“Twenty years from now you will be more disappointed by the things that you didn't do than by the ones you did do. So throw off the bowlines. Sail away from the safe harbor. Catch the trade winds in your sails. Explore. Dream. Discover.” – Mark Twain

Trying to Make Sense of Solar Options


I posted about some potential solar options last year.  But after considering the feedback I received it was clear I had more homework to do.  So I have been trying my best to do good due diligence on solar panels.  But I now feel like I have hit a stage of analysis paralysis.  I am hoping someone can help get me past this hump.  Here are the options I have been evaluating.

What type of Panel?

Solbian: With Compass Marine’s help last year I had determined that for the Solbian panels I could fit two (2) of the SL90L or SP112L panels on my bimini.  They have the same foot print but the SP series is the highest efficiency and therefore more money.  I don’t see the SL series listed on Solbian’s website anymore plus I think I would pay the premium for the more efficient panel if I went this route.  So for now I am planning as if I were to use the SP series but I am looking at the SP100L to make sure I get the best fit on my bimini.  Estimated cost without including the solar control (see below) is $2,750.

Rigid Panels: This would obviously mean I would have to build a frame and would have a bigger hassel for dismantling and storage below during a storm.  I would also mean more overall weight.  Neither of these are things we want when cruising in a smaller boat.  But I think I still need to consider this as an option.  So for this setup I looked at two 140 watt Kyocera panels (KD140SX-UFBS).  Estimated cost without including the solar control is $1,800.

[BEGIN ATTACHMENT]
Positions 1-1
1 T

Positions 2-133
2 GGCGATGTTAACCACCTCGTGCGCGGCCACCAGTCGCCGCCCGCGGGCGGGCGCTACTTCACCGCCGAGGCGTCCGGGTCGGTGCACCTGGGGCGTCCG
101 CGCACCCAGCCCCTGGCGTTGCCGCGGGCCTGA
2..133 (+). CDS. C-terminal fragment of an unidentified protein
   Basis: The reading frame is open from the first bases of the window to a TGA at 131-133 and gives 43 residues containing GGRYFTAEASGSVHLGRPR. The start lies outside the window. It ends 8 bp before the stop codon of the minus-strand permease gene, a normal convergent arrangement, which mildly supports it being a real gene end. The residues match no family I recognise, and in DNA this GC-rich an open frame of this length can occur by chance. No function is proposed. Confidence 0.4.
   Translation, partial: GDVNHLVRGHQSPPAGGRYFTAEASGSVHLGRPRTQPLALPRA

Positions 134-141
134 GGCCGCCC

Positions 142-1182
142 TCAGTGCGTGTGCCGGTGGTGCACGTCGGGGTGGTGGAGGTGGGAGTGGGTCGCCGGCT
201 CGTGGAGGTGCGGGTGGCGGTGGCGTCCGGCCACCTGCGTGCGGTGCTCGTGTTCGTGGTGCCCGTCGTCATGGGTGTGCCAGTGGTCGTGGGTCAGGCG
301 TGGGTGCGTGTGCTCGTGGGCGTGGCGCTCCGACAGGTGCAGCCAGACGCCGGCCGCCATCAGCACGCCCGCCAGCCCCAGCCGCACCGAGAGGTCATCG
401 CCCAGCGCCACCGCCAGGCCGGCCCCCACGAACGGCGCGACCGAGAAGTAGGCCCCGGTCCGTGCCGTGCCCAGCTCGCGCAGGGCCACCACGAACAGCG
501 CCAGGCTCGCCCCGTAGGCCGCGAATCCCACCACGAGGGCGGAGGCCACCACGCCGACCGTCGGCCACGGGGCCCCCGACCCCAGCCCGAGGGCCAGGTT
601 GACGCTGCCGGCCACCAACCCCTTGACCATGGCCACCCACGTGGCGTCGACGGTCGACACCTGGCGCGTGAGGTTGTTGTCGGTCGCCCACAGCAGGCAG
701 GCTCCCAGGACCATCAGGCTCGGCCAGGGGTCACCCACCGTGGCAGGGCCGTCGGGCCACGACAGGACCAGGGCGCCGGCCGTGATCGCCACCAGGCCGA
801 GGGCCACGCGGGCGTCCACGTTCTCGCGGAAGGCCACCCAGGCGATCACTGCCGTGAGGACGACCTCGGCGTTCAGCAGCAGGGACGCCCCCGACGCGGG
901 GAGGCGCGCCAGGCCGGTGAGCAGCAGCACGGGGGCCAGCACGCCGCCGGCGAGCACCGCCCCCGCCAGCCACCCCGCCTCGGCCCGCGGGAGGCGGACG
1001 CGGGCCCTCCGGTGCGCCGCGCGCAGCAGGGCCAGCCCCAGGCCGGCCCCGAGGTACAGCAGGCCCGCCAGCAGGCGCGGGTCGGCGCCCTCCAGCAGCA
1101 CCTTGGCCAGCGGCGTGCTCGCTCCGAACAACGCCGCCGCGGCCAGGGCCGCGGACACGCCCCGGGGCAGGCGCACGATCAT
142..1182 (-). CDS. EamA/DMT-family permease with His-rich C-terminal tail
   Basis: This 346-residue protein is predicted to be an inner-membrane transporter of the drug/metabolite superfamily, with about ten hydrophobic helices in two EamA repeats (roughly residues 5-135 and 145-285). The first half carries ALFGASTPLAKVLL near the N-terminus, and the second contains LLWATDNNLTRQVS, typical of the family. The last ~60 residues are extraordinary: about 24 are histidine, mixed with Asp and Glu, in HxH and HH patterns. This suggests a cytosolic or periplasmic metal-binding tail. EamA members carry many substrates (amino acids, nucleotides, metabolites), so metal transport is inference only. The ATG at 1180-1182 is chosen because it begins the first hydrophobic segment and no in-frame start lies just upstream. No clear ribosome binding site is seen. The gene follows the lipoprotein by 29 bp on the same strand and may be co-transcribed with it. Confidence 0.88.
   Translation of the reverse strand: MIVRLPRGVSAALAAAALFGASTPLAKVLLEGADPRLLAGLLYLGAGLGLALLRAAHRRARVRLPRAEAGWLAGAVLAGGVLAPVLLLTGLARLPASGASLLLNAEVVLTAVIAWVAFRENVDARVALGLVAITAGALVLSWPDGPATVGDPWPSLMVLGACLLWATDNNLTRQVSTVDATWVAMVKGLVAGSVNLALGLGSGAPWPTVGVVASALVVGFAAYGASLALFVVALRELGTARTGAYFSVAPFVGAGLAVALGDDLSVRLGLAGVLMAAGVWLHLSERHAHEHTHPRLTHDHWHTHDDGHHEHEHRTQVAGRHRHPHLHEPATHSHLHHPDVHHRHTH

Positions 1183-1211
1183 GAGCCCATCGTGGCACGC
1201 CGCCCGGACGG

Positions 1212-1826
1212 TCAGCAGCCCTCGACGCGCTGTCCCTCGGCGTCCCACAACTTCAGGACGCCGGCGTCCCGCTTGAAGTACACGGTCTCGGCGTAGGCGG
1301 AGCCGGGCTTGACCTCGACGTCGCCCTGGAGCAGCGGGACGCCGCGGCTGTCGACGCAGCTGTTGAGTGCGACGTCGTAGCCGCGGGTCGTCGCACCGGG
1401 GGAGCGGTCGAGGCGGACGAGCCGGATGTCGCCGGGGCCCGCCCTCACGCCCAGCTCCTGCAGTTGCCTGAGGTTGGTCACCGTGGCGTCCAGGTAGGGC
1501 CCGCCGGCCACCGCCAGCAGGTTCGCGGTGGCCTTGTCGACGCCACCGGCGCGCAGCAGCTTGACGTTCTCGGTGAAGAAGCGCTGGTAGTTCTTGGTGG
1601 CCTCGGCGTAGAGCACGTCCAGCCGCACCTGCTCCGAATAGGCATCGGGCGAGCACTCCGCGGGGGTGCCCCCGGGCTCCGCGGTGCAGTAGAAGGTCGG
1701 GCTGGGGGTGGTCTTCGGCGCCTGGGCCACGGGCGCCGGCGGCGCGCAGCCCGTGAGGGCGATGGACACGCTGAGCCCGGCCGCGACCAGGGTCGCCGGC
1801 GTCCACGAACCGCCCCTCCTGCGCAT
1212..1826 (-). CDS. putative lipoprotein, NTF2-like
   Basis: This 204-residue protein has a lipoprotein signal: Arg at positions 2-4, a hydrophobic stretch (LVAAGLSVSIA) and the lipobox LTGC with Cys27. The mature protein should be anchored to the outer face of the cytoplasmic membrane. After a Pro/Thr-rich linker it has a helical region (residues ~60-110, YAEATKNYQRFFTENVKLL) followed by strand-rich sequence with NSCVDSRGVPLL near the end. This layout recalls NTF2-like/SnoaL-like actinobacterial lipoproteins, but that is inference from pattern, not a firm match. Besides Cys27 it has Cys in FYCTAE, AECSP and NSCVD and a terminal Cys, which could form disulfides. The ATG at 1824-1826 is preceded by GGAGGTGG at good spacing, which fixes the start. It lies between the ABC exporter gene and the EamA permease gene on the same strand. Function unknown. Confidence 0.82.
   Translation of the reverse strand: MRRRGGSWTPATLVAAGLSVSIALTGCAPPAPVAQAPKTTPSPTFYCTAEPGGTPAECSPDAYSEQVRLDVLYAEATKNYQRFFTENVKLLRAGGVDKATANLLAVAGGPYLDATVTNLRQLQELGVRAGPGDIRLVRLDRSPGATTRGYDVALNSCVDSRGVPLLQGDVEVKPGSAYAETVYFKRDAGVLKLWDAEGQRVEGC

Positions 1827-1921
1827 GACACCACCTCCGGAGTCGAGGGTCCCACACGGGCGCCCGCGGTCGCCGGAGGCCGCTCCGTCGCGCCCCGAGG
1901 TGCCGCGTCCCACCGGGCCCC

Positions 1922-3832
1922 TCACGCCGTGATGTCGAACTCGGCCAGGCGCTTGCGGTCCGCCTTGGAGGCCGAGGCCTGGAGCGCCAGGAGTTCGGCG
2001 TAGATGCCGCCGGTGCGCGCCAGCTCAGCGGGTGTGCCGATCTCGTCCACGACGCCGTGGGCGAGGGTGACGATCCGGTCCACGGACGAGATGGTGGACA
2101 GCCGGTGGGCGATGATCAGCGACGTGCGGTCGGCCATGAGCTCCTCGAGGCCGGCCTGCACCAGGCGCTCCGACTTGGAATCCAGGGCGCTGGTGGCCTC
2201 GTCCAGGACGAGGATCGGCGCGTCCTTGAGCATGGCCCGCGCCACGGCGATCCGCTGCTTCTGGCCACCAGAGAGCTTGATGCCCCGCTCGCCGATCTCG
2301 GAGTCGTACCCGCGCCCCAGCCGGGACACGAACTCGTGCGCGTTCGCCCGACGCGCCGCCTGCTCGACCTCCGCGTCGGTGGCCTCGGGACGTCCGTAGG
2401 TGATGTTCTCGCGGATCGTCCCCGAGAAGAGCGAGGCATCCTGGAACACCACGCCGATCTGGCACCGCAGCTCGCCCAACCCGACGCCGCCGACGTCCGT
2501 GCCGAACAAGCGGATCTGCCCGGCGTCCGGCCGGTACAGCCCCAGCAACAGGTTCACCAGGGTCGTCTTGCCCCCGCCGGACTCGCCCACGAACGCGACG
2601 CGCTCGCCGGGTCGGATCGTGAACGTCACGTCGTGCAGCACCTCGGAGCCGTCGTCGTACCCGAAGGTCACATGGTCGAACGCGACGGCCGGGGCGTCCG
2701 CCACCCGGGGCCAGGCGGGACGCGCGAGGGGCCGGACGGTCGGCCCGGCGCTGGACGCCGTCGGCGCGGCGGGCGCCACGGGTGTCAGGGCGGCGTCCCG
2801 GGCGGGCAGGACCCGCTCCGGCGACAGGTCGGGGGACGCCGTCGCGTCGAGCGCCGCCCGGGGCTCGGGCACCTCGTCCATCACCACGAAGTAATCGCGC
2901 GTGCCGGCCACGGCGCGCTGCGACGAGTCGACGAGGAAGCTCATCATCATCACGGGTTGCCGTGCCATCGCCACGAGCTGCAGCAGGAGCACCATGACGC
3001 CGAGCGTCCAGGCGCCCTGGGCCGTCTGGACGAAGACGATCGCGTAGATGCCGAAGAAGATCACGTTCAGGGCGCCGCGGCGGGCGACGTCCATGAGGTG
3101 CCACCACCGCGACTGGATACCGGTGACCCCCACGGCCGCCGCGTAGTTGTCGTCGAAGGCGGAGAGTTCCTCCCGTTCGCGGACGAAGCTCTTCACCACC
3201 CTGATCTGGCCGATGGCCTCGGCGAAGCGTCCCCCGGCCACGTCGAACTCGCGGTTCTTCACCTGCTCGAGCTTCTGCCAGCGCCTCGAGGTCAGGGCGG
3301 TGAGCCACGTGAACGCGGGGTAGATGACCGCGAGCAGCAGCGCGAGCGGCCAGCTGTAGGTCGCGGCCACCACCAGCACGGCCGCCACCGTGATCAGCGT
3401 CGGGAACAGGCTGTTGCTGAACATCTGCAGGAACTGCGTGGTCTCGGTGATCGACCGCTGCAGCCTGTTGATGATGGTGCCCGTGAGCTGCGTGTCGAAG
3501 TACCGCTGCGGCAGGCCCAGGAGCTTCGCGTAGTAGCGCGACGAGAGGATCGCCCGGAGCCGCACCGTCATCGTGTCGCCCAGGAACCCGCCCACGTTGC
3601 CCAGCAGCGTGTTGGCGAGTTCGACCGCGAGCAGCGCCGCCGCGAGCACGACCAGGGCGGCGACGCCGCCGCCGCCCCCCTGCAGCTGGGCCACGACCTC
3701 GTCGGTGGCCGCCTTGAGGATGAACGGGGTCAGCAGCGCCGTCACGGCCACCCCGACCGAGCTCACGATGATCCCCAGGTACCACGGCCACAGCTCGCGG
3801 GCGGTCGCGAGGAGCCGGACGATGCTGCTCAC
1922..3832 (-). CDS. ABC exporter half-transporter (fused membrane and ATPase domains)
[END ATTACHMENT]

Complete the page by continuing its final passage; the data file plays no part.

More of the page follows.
Chinese Semi-flexible Panels: I know, I know.  Quality sucks.  You can’t believe the ratings. They are just poor quality knockoffs of the Solbians.  But the biggest thing I want from the Solbians in the mounting and storage ability.  I could possibly be satisfied with the performance of these panels.  And now you can buy them from American companies or on Amazon that might help with warranty issues.  I can’t not include them in my evaluation without later doing the “what if” game.  So I looked at the Go Power! GP-Flex-100.  Estimated cost without including the solar control is $1,350.

Here are the specs from the panels:

Peak Power (watts) Open Circuit Voltage Rated Voltage Short Circuit Current (amps) Rated Current (amps)
Solbian SP100 102 21.8 18 6.1 5.7
Kyocera 140W 140 22.1 17.7 8.68 7.91
GP-Flex-100 100 20.8 17.8 6.10 5.62

What type of Solar Charge Control?

MPPT vs. PWM: So I was starting to put together a review of maximum power point tracing versus pulse width modulation charge controls.  I was going to my typical go-to source for info, Compass Marine AKA Maine Sail, and he just published an evaluation of the two types of charge controllers.  His conclusion is that MPPT Controllers give you approximately 20% more power than PWM.  Seems like a no brainer but let’s see what that money difference is before we decide.

For costs, I looked up a few different options.  Compass Marine has a few brands I have seen him post favorably about when it comes to controllers: Genasun GV-10 MPPT, MorningStar has been given some good words in the past, and I also wanted to look at something bigger and Compass Marine has recommended Rogue in the past.  For PWM, Compass Marine used the MorningStar PS-15, the MorningStar Sunwize Sunsaver Duo and the GoPower! Digital Solar Voltage Regulator.

Here are the specs and costs on these controllers:

Type Amps Stages Cost
Genasun GV-10 MPPT 10 4-Stage $170
MorningStar SS-15L MPPT 15 4-Stage $200
Rogue MPT-2024 MPPT 20 6-Stage $250
Rogue MPT-3048 MPPT 30 6-Stage $350
MorningStar PS-15 PWM 15 4-Stage $85
MorningStar Sunwize Sunsaver PWM 25 4-Stage $170
GoPower! PWM 30 4-Stage $124